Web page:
Hawaii says its 1st state to go cashless for marijuana sales
HONOLULU — Hawaii said Tuesday that it will be the first state to require marijuana sales to be handled without cash, saying it wanted to avoid robberies and other crimes targeting dispensaries.
Medical marijuana dispensaries in Hawaii won’t be allowed to accept cash beginning Oct. 1 and will require people to use a debit payment app instead. The app is already an option for marijuana transactions in six states, including California and Colorado.
Many marijuana businesses use cash because banks fear pot money could expose them to legal trouble from the U.S. government, which regulates banking and still bans marijuana.
California Says No Marijuana Deliveries Via Drones
There was a lot of hope that California’s fully legal marijuana industry would give way to new tech services, allowing packages of marijuana to be delivered to the doorsteps of the stoner community by way of autonomous vehicles, but new regulations created last week by the state’s Bureau of Cannabis Control puts the kibosh on this novel concept—prohibiting toker transport via drones, self-driving cars or other vehicles not directly operated by a human.
Once the state’s recreational marijuana trade finally gets off the ground sometime next year, a move predicted to spawn a $5 billion boon to the state’s economy, the market will have to settle for conventional delivery services, while other industries, from pizza to prescription drugs, still get to relish in the possibilities of using unmanned technology.
“Transportation may not be done by aircraft, watercraft, rail, drones, human-powered vehicles, or unmanned vehicles,” the emergency regulations read, reports “alpha geek” publication Ars Technica.
Q&A: Chair Says New Pot Regulatory Board ‘Energized’
BOSTON (AP) — Massachusetts’ newly-formed regulatory board for marijuana is scheduled to meet for the first time on Tuesday. The chairman of the Cannabis Control Commission, 64-year-old Lincoln resident and former business executive Steven Hoffman, sat down with The Associated Press shortly after his appointment to talk about the challenges the commission faces in meeting timetables set out in the law that legalized adult recreational marijuana use, and some of his own reasons for accepting the post.
Responses have been edited for clarity and brevity.
Q: Given the setbacks and delays the state experienced with its medical marijuana program, is it reasonable for the public to be skeptical about meeting deadlines for implementing recreational marijuana?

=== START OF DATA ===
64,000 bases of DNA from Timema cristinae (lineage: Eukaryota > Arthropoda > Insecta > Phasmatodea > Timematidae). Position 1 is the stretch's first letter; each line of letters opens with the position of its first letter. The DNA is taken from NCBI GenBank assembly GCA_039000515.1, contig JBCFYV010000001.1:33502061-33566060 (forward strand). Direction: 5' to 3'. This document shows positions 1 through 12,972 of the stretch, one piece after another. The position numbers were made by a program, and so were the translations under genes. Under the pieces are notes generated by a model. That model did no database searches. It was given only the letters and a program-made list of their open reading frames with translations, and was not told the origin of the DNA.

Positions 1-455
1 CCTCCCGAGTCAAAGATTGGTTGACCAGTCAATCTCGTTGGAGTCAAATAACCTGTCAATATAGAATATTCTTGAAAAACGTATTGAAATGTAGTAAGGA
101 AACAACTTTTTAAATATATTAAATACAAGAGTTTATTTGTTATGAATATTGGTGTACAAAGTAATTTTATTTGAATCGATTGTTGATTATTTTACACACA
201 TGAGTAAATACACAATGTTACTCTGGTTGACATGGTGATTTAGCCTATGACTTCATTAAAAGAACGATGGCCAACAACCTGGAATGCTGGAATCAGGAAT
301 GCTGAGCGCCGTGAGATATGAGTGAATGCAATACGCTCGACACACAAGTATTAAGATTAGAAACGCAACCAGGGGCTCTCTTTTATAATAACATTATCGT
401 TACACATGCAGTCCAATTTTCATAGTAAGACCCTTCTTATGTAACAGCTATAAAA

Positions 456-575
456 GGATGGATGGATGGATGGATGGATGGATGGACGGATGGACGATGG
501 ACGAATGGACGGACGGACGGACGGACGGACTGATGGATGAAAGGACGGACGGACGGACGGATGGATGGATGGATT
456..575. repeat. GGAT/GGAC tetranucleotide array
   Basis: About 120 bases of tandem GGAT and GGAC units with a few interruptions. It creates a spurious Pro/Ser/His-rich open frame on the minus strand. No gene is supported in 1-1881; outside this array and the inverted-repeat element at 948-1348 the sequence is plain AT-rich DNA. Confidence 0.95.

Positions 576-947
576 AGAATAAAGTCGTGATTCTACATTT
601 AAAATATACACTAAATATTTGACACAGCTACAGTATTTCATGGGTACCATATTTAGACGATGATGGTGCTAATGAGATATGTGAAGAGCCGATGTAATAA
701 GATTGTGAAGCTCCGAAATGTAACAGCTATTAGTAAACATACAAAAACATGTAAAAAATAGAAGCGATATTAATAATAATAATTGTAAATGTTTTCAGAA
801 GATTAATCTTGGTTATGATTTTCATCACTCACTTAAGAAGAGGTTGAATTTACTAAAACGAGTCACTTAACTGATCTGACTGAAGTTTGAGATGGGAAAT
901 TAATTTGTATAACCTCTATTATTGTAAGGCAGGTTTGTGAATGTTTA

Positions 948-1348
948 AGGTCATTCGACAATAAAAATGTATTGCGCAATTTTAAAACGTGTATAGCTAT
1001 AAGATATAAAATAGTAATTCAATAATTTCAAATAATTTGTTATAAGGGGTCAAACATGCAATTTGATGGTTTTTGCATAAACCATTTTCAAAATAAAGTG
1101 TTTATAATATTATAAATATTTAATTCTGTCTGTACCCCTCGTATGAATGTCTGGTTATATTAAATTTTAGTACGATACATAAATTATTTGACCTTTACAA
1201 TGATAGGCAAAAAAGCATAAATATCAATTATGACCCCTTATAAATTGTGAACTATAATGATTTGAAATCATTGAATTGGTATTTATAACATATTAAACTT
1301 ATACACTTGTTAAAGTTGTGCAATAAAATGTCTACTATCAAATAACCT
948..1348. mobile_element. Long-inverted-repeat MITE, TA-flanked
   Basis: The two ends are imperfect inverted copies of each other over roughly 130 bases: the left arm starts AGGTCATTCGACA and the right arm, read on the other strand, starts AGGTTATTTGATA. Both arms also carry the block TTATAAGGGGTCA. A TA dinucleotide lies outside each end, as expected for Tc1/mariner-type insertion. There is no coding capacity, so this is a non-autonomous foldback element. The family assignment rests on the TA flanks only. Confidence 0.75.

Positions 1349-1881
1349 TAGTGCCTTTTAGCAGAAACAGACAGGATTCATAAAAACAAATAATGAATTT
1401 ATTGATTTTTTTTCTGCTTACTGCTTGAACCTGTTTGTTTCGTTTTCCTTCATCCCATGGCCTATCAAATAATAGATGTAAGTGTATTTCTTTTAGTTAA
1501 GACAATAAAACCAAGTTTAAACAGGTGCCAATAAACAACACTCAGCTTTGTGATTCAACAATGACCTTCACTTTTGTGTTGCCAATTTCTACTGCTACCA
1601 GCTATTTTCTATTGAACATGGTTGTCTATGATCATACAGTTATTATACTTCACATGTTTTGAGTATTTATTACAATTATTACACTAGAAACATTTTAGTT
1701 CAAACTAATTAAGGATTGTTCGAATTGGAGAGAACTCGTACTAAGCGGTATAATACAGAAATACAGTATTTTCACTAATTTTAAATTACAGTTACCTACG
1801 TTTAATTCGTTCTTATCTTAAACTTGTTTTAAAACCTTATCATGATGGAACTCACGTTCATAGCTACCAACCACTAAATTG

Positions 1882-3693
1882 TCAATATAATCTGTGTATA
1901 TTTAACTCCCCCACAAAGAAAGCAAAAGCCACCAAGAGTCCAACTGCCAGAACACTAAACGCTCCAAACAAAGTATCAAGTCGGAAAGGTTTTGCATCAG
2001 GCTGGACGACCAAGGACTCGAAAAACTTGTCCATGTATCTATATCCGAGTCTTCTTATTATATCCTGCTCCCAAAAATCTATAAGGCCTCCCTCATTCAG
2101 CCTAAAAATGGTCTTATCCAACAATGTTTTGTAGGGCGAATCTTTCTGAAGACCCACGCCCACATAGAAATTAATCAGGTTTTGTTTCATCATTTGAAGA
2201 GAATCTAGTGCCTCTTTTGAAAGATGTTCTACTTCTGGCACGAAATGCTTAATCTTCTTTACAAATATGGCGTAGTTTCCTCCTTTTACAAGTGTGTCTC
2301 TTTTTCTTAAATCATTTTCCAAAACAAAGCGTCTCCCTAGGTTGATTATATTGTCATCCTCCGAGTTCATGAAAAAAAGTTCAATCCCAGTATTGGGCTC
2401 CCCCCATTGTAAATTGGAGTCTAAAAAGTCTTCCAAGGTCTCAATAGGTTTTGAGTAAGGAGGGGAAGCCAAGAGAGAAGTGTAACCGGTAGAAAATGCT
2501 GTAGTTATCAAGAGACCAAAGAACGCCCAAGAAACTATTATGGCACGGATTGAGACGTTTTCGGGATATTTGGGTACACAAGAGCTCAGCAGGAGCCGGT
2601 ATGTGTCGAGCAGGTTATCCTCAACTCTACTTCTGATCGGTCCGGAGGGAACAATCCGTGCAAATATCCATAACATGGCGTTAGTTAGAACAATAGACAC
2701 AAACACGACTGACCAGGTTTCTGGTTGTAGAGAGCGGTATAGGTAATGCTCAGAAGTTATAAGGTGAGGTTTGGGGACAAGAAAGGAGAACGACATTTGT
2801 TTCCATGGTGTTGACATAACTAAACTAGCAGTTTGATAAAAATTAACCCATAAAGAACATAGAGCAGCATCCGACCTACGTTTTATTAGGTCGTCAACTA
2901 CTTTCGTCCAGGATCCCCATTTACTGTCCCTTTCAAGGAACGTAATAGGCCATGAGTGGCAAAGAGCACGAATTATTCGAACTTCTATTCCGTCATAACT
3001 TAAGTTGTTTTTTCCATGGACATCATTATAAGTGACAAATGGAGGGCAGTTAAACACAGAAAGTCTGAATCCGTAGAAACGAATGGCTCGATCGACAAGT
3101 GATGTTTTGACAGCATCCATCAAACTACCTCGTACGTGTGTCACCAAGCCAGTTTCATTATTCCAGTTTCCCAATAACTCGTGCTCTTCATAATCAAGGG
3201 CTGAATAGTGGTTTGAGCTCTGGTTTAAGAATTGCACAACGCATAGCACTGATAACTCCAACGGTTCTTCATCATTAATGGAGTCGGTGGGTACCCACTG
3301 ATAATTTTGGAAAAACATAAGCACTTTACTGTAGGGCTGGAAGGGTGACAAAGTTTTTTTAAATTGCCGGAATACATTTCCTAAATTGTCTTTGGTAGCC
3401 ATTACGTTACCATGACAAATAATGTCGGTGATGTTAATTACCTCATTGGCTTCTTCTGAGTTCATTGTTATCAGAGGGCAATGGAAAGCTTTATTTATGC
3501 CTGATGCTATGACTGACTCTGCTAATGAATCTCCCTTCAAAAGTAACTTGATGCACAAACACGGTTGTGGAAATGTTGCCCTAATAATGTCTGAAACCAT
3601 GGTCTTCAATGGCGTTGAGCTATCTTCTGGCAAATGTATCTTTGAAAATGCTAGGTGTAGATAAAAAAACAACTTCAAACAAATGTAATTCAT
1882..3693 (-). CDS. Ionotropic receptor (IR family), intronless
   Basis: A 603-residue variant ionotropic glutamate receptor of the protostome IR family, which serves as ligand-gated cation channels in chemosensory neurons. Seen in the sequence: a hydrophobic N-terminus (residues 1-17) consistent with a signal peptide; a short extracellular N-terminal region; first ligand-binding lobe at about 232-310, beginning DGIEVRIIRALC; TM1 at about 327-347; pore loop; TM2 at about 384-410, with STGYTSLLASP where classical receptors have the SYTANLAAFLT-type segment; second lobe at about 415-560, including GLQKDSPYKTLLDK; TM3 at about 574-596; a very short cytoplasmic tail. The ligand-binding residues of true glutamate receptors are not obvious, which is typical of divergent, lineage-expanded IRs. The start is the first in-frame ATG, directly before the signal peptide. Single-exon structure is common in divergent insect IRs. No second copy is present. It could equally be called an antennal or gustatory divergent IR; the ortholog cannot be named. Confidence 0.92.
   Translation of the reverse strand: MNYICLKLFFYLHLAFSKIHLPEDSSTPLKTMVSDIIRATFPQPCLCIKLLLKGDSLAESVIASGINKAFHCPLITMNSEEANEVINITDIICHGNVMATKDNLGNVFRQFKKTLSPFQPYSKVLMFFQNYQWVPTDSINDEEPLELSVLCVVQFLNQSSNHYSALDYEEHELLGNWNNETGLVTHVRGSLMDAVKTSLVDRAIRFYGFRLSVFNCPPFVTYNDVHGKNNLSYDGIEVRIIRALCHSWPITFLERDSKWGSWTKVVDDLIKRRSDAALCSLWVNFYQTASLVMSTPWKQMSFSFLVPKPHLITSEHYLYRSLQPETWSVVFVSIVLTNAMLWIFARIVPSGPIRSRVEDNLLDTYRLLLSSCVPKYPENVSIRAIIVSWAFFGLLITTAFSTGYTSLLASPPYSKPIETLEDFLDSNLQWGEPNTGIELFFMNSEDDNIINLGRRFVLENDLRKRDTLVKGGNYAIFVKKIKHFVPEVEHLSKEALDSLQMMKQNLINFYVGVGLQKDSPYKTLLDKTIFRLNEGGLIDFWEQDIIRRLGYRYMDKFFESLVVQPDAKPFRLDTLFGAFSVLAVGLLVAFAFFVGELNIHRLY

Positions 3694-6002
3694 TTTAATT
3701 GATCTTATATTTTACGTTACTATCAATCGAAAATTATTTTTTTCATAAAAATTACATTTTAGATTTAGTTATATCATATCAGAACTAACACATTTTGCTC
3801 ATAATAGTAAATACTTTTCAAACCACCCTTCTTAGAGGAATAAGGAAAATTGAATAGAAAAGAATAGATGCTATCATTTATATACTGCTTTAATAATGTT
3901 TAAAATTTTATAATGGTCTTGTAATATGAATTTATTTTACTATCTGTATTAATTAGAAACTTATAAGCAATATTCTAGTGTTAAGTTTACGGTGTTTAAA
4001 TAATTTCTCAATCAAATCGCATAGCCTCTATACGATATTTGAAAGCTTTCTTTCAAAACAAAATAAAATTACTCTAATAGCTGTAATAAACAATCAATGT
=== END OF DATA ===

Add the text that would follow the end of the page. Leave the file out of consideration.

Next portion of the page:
A: We’re committed, we’re energized, we’re excited to get started. But until we start delivering and giving people confidence that we are going to deliver on time, I think all of that skepticism is appropriate.
Former Raider Sells Weed in Las Vegas
LAS VEGAS (AP) — The display case just inside the front door is filled with the kind of stuff you would find at any sports memorabilia store. Frank Hawkins used to run interference for Marcus Allen back in the day, and there are plenty of signed footballs and pictures of No. 27 in silver and black.
There’s a picture of Hawkins with a former governor of Nevada, and a drawing of the late Raiders owner Al Davis with signatures from players on it. Next to them is a team photo from 1983, and a championship banner with the result of that season’s Super Bowl: Raiders 38, Redskins 9.
A few feet to the left is what is called the “smell room,” one of many signs that this is no memorabilia shop.
Pot to Be Sold in Ontario Government-Run Stores
TORONTO (AP) — Canada’s most populous province plans to sell marijuana in as many as 150 government-run stores run after the federal government legalizes recreational pot by July.
The government says marijuana will only be sold at pot-specific stores or a government-run website. It’s decided not to sell it through government-run alcohol stores.
The private marijuana dispensaries that have sprung up around the province will be illegal.
Attorney General Yasir Naqvi said Friday sale of marijuana will be restricted to those 19 and older.
Get the Criminal Elements Out of the Sale of Marijuana’: The Week in Cannabis Quotes
Plenty is happening all over the world—from brutal hurricanes and earthquakes to savage wildfires—but the cannabis conversation continues with a mix of setbacks, czar appointments, and Speedos. Here’s a roundup of quotes from the past week.
“One treatment option I have advocated for years would be placing nondealer, nonviolent drug abusers in a secured hospital-type setting under the constant care of health professionals. Once the person agrees to plead guilty to possession, he or she will be placed in an intensive treatment program until experts determine that they should be released under intense supervision. If this is accomplished, then the charges are dropped against that person. The charges are only filed to have an incentive for that person to enter the hospital-slash-prison, if you want to call it.”
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